The unbeaten American has carried around with him this week an air of disdain about the 30-year-old champion while claiming he will not be fazed by the 10,000 sell-out crowd who will be urging the Coatbridge boxer on to his fifth successful defence of his title.
In Friday's weigh-in at the St Enoch shopping centre in Glasgow, Crawford, 26, was revealed to be 9st 8lb 6oz, while Burns tipped the scales at 9st 8lb 4oz, and after the two fighters came apart following the head-to-head photo opportunity the challenger made a slit-throat gesture to the crowd.
With all the preamble over, Hearn looked forward to seeing how Crawford, from Nebraska, with 16 stoppages in 22 wins, copes with what will be a Glaswegian bear pit when the two boxers get down to business.
"We live and work in a sport that is full of hype and there is a lot of hype around Terence Crawford," said Hearn.
"We know he has got serious talent but until he is put into that environment with a top-class fighter and one of the most partisan atmospheres you will ever encounter, you don't know how he is going to react.
"And these are all the things that make it fascinating.
"He may be very special and he may be cool as a cucumber and just walk out and it might not affect him.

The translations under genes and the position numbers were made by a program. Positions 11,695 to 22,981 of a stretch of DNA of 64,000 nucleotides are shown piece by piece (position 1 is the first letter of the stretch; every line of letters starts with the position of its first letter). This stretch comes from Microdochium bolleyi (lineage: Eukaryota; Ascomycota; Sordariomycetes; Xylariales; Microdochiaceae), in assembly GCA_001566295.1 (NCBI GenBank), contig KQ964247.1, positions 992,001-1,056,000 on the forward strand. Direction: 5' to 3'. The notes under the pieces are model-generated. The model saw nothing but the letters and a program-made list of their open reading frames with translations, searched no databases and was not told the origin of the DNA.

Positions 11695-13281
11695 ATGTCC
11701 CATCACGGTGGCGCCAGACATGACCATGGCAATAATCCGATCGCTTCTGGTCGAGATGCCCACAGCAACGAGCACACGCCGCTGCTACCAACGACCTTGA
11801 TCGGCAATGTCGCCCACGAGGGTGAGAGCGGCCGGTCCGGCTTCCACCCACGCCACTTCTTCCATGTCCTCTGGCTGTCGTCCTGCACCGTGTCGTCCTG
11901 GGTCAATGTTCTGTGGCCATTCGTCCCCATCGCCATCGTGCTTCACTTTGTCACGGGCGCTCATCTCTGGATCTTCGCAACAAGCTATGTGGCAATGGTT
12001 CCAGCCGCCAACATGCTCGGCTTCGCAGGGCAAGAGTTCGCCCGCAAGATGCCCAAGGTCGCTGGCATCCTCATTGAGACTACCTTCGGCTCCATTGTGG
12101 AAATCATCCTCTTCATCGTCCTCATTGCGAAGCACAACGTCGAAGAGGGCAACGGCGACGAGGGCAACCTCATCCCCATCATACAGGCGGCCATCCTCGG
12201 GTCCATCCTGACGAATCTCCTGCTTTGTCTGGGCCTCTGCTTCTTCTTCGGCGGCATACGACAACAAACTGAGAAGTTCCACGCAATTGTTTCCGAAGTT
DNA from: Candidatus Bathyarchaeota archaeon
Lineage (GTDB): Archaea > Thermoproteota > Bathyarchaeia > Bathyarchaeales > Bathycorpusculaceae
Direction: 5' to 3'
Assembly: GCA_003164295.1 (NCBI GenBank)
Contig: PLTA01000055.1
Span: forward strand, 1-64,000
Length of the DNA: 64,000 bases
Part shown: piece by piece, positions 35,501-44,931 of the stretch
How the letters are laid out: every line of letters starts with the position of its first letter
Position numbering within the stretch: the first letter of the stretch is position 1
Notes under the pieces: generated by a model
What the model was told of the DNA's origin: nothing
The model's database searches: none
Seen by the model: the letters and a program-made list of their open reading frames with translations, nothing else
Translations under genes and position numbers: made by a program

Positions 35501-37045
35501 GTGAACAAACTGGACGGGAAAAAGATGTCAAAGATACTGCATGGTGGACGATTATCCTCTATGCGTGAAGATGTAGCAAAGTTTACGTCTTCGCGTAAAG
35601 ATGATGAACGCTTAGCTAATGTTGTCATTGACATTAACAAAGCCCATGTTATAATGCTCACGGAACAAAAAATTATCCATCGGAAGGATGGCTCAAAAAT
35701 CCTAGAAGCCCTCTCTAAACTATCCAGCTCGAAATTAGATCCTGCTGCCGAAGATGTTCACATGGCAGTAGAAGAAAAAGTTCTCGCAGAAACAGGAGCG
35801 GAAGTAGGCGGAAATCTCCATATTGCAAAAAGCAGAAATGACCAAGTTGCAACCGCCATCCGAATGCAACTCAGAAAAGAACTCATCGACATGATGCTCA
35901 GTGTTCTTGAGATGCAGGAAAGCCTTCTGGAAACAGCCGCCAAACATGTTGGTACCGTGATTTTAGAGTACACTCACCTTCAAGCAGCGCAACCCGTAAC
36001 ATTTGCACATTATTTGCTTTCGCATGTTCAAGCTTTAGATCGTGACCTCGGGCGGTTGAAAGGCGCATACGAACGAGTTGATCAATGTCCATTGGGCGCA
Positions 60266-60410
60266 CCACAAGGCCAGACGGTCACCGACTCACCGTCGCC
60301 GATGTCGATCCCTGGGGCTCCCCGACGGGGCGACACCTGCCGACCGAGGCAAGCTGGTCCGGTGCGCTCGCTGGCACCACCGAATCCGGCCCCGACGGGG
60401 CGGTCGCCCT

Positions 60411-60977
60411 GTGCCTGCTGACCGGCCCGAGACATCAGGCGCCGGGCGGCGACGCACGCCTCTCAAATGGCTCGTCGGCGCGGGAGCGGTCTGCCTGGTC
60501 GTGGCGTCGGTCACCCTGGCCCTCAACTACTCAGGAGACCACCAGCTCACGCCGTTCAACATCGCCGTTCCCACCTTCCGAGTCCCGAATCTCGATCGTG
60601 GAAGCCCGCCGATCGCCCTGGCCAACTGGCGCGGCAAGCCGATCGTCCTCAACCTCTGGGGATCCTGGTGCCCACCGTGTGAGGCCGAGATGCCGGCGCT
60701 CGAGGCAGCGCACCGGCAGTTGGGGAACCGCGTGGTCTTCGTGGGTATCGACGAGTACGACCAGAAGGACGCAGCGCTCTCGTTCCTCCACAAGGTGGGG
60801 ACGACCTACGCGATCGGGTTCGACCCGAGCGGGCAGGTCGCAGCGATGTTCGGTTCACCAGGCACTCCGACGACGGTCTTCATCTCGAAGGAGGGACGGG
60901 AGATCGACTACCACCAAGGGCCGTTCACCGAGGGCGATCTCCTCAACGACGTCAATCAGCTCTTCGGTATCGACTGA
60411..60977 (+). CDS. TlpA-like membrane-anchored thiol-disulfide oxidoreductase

"But I don't think that is physically possible and that is why we worked so hard to get the fight here because I think it is a huge advantage.
"Ricky is the underdog going into this fight so that changes the crowd mentality completely and that is what will make the atmosphere so special.
"I said from the get-go, he doesn't want to be in Glasgow.
"He is used to fighting in Las Vegas and New York where everyone says, 'Oh Terence, you are amazing'.
"Now he has turned up in Glasgow, it is pouring down with rain and he is going to get booed by 10,000 people.
"He isn't going to enjoy that.
"Let's see when the going gets tough, after seven or eight rounds, when he is a little bit tired and he doesn't want to be there and everyone is booing him.
"How bad does he want it? Because I know how badly Ricky Burns wants it."
Hearn, however, admits that Burns, unbeaten in seven years, will have to find his top form if he is to retain his belt.
The Scot was struggling against Jose Gonzalez in May until the Puerto Rican quit, and against Ray Beltran in September he controversially earned a draw after having his jaw broken in the second round.
"I think it is Ricky's toughest challenge yet," said Hearn.
"I think his performances against Kevin Mitchell (2012) and Roman Martinez (2010) were fantastic.
"The Gonzalez performance was poor, as was the one against Beltran, but he broke his jaw in the second round so you can discount that one.
"I think he needs to rediscover the Martinez and Mitchell form to beat Terence Crawford."